New research reveals motivators and challenges for future business owners
Constant Contact, a customer-focused digital marketing and CRM platform used by millions of small businesses and nonprofits, released Small Business Now: A 2023 Recession Forecast, which explores how Americans feel about starting new businesses during a potential economic downturn. The findings from Constant Contact’s report indicate that a recession could catalyze a new era of entrepreneurship.
When asked how they would respond if a recession impacted their jobs this year, one in three (30 percent) American workers said they would actively seek to supplement their income by starting a side hustle while maintaining their current job. Further illustrating their confidence in entrepreneurship as a career path, almost half (45 percent) of employed Americans would pursue becoming a small business owner, or recommend that path to someone else.
“It’s often assumed that recessions are inopportune times to launch a business, but historical data shows us that downturns frequently lead to a spike in new business applications,” said Laura Goldberg, chief marketing officer at Constant Contact. “The findings from our report prove that Americans are excited about small business ownership, regardless of economic conditions. They are actively looking for opportunities to scale up their side hustles and passion projects this year, and they are highly motivated to succeed. As champions of small businesses, we will continue to support their journey by delivering the tools and support needed to help them launch their new venture, grow a customer base and market themselves online.”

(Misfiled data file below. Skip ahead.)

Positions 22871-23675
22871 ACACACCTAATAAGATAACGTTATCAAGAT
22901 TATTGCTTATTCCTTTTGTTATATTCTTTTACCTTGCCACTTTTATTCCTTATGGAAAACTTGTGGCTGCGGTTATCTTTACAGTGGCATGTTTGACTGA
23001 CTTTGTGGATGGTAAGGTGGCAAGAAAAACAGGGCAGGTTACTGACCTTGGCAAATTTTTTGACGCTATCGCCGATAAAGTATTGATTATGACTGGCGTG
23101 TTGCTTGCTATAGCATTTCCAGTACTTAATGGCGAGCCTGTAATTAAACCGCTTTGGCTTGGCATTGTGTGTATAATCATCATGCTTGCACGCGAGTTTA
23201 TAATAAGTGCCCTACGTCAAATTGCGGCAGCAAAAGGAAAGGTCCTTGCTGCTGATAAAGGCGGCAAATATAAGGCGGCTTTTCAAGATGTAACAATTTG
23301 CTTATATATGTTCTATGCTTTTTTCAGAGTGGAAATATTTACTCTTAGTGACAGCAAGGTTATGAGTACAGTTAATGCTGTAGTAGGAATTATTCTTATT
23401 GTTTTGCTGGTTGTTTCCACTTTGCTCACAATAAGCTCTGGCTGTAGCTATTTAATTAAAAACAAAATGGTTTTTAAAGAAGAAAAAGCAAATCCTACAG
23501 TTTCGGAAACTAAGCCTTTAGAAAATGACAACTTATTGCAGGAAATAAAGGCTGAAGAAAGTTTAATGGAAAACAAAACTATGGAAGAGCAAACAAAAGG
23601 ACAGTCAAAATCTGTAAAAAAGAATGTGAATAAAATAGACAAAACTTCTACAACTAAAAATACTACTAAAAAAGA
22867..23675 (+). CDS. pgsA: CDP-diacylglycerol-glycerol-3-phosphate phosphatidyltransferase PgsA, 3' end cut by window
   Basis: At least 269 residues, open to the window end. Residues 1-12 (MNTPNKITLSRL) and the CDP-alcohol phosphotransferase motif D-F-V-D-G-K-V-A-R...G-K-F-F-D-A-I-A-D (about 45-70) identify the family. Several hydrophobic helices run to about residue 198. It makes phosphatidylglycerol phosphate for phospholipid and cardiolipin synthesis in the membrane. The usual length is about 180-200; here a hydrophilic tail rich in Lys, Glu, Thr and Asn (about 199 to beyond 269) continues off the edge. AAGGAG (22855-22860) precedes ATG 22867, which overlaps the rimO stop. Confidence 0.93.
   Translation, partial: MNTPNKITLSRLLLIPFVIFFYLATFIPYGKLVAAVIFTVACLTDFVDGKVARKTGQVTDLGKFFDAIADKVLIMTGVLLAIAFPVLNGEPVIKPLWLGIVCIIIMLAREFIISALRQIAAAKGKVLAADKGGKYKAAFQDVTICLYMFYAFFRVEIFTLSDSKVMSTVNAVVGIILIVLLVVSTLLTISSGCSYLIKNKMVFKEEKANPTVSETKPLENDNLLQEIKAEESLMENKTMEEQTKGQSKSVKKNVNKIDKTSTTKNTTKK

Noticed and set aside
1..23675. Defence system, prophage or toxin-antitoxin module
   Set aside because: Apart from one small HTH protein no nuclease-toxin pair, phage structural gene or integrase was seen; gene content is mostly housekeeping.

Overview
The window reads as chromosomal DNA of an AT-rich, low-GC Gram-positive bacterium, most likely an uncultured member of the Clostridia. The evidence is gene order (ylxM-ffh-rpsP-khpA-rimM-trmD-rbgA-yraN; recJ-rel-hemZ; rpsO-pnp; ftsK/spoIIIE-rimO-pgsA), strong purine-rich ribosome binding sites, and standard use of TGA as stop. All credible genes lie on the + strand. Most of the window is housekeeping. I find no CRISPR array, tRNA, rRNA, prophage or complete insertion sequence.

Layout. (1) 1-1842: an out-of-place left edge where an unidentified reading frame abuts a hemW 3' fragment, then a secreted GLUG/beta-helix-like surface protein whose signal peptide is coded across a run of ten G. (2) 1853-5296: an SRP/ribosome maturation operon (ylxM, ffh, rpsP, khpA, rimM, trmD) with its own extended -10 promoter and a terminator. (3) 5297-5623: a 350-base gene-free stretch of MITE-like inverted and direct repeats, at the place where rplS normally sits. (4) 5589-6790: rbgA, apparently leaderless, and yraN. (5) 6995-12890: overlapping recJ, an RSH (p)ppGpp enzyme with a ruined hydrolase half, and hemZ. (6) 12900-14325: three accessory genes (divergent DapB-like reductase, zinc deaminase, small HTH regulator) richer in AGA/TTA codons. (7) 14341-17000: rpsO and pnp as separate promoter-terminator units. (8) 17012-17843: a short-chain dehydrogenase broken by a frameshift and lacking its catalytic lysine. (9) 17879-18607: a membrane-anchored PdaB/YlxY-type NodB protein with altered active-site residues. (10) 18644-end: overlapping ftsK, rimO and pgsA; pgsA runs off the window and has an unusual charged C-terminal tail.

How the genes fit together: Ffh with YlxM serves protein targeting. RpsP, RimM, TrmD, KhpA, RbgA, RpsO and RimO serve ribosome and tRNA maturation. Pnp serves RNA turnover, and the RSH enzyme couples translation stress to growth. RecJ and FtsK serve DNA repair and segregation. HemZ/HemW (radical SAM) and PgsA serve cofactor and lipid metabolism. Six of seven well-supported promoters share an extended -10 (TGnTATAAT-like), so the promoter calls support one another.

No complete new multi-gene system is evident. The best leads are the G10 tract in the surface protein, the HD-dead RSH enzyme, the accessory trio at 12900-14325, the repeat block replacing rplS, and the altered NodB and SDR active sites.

Americans are ready to turn a recession into an opportunity
A sizable number of employed Americans are ready to become entrepreneurs if a recession impacts their current jobs. This implies a new level of confidence in new small business ownership and side hustles as a viable career path.
- If a recession impacts their career, 30 percent of employed Americans would start a side hustle to make more money, while maintaining their current job.
- Of employed Americans who would feel comfortable starting a business or side hustle, 45 percent said they would feel comfortable doing so with $10,000 or less in their savings, and 22 percent felt they wouldn’t need more than $2,000.
- Nearly half (45 percent) would pursue becoming a small business owner, or recommend that path to someone else, and 42 percent said the same thing about being a freelance worker.
The economy is a factor, but acquiring customers is another big challenge
Despite feeling prepared to start a side hustle or small business this year, rookie business owners and novice side hustlers acknowledge that a rocky economy makes it more difficult. However, they expect to need the most support with marketing their business and keeping customers engaged.
- Thirty-five percent of employed Americans that would need help starting their own business or side hustle cited marketing, customer acquisition, and building a website or ecommerce store as the most pressing areas where they would need support.
- Over one quarter (27 percent) of employed Americans with something preventing them from starting their own business or side hustle in 2023 said startup costs would be the biggest barrier standing in their way, and 21 percent felt there is too much risk in today’s financial climate.
A DIY mentality built on flexibility is fueling business owners
Constant Contact’s findings reveal that future entrepreneurs possess a strong “do-it-yourself” mindset, and they are motivated to achieve more than just a better work-life balance. They see an opportunity to spark a career by monetizing their hobbies, and they are willing to self-educate to be successful.
- The primary reason employed Americans would consider starting their own business or side hustle is because they think they can monetize a current hobby or skill for extra money.
- When asked about which steps they would take to be successful in starting their own business or side hustle, the top answer (42 percent) was that they’d look for free lessons, video tutorials, and other resources.
- Only 16 percent said they would go back to school to learn how to run a business.